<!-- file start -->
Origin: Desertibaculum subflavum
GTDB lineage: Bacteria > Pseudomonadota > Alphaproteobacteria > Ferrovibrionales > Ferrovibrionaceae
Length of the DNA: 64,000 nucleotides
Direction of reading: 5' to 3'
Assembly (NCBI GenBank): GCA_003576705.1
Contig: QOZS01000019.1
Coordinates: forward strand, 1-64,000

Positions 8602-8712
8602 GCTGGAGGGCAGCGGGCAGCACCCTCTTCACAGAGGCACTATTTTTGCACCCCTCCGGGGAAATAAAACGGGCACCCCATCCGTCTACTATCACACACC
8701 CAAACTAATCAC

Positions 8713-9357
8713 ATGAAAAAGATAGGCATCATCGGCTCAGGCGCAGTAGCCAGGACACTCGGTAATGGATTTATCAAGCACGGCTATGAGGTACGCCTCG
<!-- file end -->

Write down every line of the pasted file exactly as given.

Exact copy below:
Origin: Desertibaculum subflavum
GTDB lineage: Bacteria > Pseudomonadota > Alphaproteobacteria > Ferrovibrionales > Ferrovibrionaceae
Length of the DNA: 64,000 nucleotides
Direction of reading: 5' to 3'
Assembly (NCBI GenBank): GCA_003576705.1
Contig: QOZS01000019.1
Coordinates: forward strand, 1-64,000

Positions 8602-8712
8602 GCTGGAGGGCAGCGGGCAGCACCCTCTTCACAGAGGCACTATTTTTGCACCCCTCCGGGGAAATAAAACGGGCACCCCATCCGTCTACTATCACACACC
8701 CAAACTAATCAC

Positions 8713-9357
8713 ATGAAAAAGATAGGCATCATCGGCTCAGGCGCAGTAGCCAGGACACTCGGTAATGGATTTATCAAGCACGGCTATGAGGTACGCCTCG